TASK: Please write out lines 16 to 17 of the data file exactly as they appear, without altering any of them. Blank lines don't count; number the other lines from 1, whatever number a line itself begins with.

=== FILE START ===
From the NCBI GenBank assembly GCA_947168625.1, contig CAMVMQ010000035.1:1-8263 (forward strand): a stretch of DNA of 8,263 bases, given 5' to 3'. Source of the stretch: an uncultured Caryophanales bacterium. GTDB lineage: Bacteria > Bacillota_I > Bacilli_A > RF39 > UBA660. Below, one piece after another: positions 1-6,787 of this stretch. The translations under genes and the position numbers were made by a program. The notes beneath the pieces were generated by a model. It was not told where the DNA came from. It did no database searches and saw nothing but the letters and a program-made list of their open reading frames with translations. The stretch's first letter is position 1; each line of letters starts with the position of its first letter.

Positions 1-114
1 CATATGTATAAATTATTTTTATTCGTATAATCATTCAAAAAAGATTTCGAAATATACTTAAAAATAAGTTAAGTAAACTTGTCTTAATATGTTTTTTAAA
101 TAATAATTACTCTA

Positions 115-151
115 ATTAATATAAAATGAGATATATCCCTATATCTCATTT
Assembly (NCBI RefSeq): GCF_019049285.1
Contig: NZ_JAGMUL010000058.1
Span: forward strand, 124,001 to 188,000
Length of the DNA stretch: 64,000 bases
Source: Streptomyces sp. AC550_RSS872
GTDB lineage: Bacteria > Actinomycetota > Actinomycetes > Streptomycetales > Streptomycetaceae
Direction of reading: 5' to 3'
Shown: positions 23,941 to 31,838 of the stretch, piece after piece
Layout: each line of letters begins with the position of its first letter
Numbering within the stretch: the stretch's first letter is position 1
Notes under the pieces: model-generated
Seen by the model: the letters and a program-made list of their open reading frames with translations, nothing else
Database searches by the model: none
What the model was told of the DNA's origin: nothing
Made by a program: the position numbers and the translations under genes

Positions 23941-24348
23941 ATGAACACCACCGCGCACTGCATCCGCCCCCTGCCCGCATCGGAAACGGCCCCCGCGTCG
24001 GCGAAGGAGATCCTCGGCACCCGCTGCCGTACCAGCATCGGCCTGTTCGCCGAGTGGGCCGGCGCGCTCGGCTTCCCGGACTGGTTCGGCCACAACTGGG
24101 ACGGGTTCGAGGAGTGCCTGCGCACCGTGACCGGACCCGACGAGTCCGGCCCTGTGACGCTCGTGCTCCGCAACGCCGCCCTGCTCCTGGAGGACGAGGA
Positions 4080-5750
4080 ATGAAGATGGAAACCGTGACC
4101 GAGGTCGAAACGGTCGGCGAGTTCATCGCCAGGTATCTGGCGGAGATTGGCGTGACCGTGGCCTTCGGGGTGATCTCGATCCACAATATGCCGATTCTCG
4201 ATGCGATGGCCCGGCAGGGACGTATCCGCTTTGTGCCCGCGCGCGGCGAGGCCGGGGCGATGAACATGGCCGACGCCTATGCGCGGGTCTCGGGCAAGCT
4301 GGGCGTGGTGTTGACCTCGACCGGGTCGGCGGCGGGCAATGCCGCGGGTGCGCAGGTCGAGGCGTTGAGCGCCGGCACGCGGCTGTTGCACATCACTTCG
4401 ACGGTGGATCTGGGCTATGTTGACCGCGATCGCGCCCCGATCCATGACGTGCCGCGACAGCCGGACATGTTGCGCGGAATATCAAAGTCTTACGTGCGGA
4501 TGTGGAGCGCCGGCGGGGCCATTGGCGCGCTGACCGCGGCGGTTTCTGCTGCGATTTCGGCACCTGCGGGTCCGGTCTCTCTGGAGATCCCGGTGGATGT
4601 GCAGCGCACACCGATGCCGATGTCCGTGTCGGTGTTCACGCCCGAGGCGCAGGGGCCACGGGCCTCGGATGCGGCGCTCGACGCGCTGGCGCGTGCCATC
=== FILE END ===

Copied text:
Numbering within the stretch: the stretch's first letter is position 1
Notes under the pieces: model-generated